The landlord/tenant dynamic is rarely smooth, even at its best. But the COVID-related rental freezes in 2020 further divided relations and opinion.
Getting your head around the ins and outs of property investment isn’t easy, especially with all those head-scratching terms you hear in the business. But never fear! Here’s a list in “plain English” list to help you find your way around all these jargons.
Finding a great property manager is crucial to the investment game. You can be a first-time investor or a property portfolio pro but either way, you want your manager to treat your rental investment as if it’s their own – and that’s just for starters.
You’re a nervous first-time landlord or you’re a pro investor to whom rentals are old hat. Either way, it never hurts to learn more about landlord ups and downs.
You’ve just bought an investment property and excitement and anticipation is high. But with your short-term bank balance possibly in the red, you may be tempted to disregard landlord insurance. On the other hand, you’ve bought this property to enjoy greater financial security, so why risk not having extra cash protection?
The healthy homes standards came into effect on 1 July, 2019, outlining the responsibilities of landlords or rental property owners in improving and maintaining the quality of their property. While the standards help to ensure better and healthier homes for New Zealand renters, it can be a lot of work for landlords in the short-term. However, investing in making your property healthy now means less maintenance in the long run.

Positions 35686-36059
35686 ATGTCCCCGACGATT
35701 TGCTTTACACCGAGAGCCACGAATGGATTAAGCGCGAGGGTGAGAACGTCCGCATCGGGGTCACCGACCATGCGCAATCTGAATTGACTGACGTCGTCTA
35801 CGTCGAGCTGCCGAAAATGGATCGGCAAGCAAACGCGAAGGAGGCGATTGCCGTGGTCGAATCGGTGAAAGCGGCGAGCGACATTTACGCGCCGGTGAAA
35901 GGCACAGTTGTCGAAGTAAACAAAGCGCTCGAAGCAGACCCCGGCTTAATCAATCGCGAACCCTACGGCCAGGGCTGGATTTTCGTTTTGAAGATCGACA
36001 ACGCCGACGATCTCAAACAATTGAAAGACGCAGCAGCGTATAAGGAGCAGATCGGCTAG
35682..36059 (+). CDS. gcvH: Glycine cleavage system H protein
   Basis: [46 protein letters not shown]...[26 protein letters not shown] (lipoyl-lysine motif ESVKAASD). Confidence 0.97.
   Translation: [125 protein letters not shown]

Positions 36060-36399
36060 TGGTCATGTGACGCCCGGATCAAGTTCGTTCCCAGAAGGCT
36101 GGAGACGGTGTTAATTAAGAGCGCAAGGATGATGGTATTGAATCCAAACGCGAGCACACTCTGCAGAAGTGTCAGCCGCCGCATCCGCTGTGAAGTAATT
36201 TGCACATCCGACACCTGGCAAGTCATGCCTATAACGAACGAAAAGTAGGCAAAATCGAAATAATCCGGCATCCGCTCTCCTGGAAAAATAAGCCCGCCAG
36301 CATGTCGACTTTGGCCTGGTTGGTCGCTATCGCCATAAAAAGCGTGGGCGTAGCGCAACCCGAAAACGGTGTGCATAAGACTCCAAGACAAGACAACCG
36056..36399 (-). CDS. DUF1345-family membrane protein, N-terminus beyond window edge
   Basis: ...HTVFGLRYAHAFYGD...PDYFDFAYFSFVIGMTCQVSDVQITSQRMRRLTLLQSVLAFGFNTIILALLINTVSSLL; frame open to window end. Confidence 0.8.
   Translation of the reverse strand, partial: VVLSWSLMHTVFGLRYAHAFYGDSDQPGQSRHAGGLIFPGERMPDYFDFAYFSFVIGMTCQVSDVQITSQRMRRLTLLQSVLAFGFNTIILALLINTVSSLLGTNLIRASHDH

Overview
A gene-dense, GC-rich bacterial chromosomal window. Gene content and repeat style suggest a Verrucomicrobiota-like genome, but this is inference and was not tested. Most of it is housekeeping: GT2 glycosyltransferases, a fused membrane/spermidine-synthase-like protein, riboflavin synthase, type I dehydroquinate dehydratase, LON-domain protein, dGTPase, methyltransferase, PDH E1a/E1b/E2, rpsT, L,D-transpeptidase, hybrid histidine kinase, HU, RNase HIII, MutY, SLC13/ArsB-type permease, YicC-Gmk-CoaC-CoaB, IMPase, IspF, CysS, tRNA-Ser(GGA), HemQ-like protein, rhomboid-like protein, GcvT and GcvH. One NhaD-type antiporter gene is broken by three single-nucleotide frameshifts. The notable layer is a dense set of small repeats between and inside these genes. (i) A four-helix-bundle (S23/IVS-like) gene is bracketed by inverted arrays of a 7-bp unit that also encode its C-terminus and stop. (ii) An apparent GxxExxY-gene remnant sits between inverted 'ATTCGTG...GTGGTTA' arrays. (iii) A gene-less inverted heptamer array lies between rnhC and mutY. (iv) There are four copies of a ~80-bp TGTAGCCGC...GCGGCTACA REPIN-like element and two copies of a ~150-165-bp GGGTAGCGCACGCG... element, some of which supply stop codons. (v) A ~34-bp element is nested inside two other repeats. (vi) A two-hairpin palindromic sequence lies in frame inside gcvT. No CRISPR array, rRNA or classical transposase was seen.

The services that we, as real estate agents, provide when managing your rental property aren’t just convenient for you as a property owner, they’re also very valuable. Renting out a property requires a high level of commitment and a lot of work. Here are some of the value-adds you can get by having a real estate agent manage your rental property.
Is it worth spending the time and money to get a strata inspection report before you make an offer on a property? We explain why a small investment in a strata inspection report could give you a lot of peace of mind.
A sinking fund is an essential pool of money established by the owners’ corporations to cover the costs of future maintenance expenses of a strata building. In a strata building, such as a block of apartments, there are a range of expenses which include the repairs and renovations to common areas that need to be planned for. The costs of these works cannot be imposed on any one property owner alone.
You’ve heard of a strata manager, but what do they actually take responsibility for? And is their role the same as that of a property manager? While they might be similar, strata managers actually have a very complex role to play in managing a block of properties.